From The Telegraph:
'Money is the root of most progress,' says Niall Ferguson. 'Behind each historical phenomenon there lies a financial secret.'
As if to prove his point, in the very month that his new financial history of the world comes both to the bookshops and, as a six-part documentary, to Channel 4, concerns among American voters about money and the jobs that generate it have arguably propelled to the White House an inexperienced candidate, Barack Obama, who might very well have lost if the election had been fought, as most pundits expected it would be, on issues of national security rather than finance.
So Ferguson's analysis is timely – and all the more so because it sets out to examine the possibility that, as well as a change in the tone of global political leadership, we are witnessing a Darwinian 'great dying' in the financial world, a mass extinction of species that have proved themselves unfit to survive.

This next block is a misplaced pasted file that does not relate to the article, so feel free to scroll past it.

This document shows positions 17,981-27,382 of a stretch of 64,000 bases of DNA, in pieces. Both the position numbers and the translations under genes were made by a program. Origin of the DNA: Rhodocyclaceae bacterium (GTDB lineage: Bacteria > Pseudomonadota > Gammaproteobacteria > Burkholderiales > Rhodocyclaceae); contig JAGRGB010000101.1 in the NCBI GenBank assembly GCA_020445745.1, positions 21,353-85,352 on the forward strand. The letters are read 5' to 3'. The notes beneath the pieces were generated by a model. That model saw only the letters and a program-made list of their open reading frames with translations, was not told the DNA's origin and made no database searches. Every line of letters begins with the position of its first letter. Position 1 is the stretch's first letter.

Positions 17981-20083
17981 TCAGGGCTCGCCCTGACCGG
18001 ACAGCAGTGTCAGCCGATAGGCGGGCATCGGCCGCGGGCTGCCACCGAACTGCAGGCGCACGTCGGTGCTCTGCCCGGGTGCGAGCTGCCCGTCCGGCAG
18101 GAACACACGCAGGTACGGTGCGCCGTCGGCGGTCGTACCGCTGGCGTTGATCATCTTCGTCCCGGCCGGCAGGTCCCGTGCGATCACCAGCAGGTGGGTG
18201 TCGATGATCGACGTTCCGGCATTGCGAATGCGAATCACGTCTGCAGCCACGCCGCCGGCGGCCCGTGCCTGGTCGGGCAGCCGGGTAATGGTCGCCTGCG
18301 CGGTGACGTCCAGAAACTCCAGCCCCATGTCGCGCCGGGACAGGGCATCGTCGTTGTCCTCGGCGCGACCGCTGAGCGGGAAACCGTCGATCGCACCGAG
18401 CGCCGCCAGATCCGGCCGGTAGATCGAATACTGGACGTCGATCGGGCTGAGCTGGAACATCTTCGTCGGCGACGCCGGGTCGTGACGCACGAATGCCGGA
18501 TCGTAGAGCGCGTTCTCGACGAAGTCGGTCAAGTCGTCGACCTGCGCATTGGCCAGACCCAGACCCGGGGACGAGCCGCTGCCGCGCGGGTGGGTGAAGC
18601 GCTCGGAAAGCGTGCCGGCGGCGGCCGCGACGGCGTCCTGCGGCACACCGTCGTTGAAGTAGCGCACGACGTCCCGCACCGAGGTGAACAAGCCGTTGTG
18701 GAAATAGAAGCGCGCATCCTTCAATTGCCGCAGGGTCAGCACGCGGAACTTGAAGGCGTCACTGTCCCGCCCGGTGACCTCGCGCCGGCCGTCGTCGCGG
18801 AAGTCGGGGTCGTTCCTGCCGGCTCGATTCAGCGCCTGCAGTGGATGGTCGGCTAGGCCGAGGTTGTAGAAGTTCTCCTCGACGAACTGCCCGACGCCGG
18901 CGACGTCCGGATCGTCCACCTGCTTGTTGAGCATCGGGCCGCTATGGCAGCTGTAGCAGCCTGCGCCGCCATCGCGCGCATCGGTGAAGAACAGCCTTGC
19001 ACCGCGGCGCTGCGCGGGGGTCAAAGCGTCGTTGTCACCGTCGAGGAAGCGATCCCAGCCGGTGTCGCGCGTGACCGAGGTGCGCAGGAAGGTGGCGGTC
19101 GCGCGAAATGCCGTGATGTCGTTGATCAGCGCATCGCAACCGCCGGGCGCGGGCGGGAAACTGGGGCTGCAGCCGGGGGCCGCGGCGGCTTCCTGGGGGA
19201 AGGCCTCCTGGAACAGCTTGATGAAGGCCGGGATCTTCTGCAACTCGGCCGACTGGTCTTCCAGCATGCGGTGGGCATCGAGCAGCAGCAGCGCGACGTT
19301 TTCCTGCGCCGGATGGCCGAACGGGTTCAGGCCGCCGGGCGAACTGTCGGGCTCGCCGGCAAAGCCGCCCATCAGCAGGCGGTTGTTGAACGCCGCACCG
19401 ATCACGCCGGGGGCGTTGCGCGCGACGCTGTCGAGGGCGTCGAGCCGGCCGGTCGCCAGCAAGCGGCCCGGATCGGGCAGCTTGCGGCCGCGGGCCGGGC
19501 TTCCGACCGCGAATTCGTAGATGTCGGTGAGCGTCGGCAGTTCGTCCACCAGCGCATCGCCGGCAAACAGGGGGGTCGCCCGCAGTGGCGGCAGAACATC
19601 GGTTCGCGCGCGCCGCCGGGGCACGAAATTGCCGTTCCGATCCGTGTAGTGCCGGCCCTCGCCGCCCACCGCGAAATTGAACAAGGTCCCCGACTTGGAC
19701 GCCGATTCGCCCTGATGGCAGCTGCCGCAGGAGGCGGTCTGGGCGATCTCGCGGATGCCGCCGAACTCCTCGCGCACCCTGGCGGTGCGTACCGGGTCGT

His analysis is also well up to the elegant standard we expect from this worldly Oxford-and-Harvard academic who doubles as a trenchant newspaper comment writer. It combines a remarkable sweep of historical reference, from ancient Mesopotamia and medieval Italy onwards, with a rare ability to explain the alchemies and complexities of modern finance.
But for Ferguson devotees, this book nevertheless comes as something of a surprise.